“In our judgement, the existence of a private terrorism insurance market, backstopped by TRIA, actually serves to protect the government and taxpayers from absorbing virtually all of the financial loss in the event of a terrorist attack,” said Beshar.

The company also offered three recommendations for refinement of the program including (i) specific clarification that coverage is provided by TRIA for all forms of terrorism, including nuclear, biological, chemical and radiological events, if coverage is afforded on the primary policy; (ii) modernization of TRIA to reflect new terrorist threats that have emerged—in particular, the risk of cyber terrorism; and (iii) establishment of a 90-day time period for determining whether an act of terrorism is covered by TRIA .

Beshar’s testimony came just one day after Marsh & McLennan Companies representatives shared their views on TRIA with the director of the Federal Insurance Office. At the meeting of the Federal Advisory Committee on Insurance (FACI), Christopher Flatt, leader of Marsh’s Workers’ Compensation Center of Excellence, and Aaron D. Bueler, managing director and leader of Guy Carpenter’s workers’ compensation practice and terrorism task force, presented the company’s views.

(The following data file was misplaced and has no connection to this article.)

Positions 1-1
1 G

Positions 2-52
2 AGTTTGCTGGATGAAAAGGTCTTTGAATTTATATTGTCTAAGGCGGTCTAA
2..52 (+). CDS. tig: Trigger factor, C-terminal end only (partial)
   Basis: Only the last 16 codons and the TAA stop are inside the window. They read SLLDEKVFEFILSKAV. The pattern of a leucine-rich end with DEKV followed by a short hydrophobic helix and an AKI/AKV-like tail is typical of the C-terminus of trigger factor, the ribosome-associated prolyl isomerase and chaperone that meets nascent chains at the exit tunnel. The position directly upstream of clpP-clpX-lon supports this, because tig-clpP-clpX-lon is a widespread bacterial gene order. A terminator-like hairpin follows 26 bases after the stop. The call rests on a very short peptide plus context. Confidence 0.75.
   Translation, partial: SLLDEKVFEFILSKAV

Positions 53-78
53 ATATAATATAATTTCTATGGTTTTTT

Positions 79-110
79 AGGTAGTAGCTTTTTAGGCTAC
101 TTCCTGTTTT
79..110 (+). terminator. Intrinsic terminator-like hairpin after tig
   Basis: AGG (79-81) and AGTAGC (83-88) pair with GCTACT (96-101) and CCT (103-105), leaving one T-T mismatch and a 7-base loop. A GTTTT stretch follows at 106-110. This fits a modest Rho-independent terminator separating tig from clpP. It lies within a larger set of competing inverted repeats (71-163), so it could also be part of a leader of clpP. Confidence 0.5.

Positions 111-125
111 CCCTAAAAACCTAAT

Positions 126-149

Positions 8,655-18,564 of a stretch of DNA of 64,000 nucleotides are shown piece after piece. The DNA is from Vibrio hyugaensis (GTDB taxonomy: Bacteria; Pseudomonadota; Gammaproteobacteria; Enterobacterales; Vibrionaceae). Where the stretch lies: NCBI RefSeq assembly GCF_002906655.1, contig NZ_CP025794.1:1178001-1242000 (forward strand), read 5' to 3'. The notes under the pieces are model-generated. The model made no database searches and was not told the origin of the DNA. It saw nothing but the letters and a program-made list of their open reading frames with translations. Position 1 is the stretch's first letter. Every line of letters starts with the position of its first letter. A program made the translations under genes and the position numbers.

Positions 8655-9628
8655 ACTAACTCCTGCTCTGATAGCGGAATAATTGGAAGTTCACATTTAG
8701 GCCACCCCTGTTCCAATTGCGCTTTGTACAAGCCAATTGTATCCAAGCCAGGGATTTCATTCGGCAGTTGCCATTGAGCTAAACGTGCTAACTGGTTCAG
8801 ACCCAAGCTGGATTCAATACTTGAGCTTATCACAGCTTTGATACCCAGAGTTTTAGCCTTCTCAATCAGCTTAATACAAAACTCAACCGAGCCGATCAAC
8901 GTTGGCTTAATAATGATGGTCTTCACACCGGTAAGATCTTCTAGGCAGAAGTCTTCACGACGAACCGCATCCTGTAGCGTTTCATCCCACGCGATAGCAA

After addressing FACI, Bueler stated: “The continuation of TRIA is essential. Non-renewal or a major change in the program will negatively affect the affordability and availability of commercial lines insurance vital to the economy. Since TRIA’s enactment in 2002, the terrorism reinsurance market has become a critical component of risk management strategy for many insurers. A dramatic change in the federal backstop could lead to a contraction in both the insurance and reinsurance marketplace.”

Flatt stressed that TRIA affects the state-regulated workers’ compensation market, especially in the areas of pricing and capacity. “The uncertainty in the market is causing some carriers to reduce their available capacity and aggregate exposures in large cities, and workers’ compensation prices on these risks are certainly going up,” he told members of FACI.

Marsh’s views on TRIA/TRIPRA are echoed by Wendy Peters, senior vice president of Willis’ terrorism practice, writing on the Willis blog.

“It is important to recognize that terrorism is not a peril that can be reduced or avoided by traditional loss mitigation techniques, nor is the typical methodology for determining premiums for catastrophe exposures, eg, flood, applicable to the calculation of terrorism pricing models,” she said. “The ability to accurately predict frequency of events within a specific zone is essentially impossible.”

Terrorism insurance capacity is limited, she continued. With no demonstrable expansion of this specialist insurance market, much of the existing terrorism insurance capacity has already been allocated on a medium to long-term basis to existing buildings and projects under construction with little or no insurance capacity left available for new development.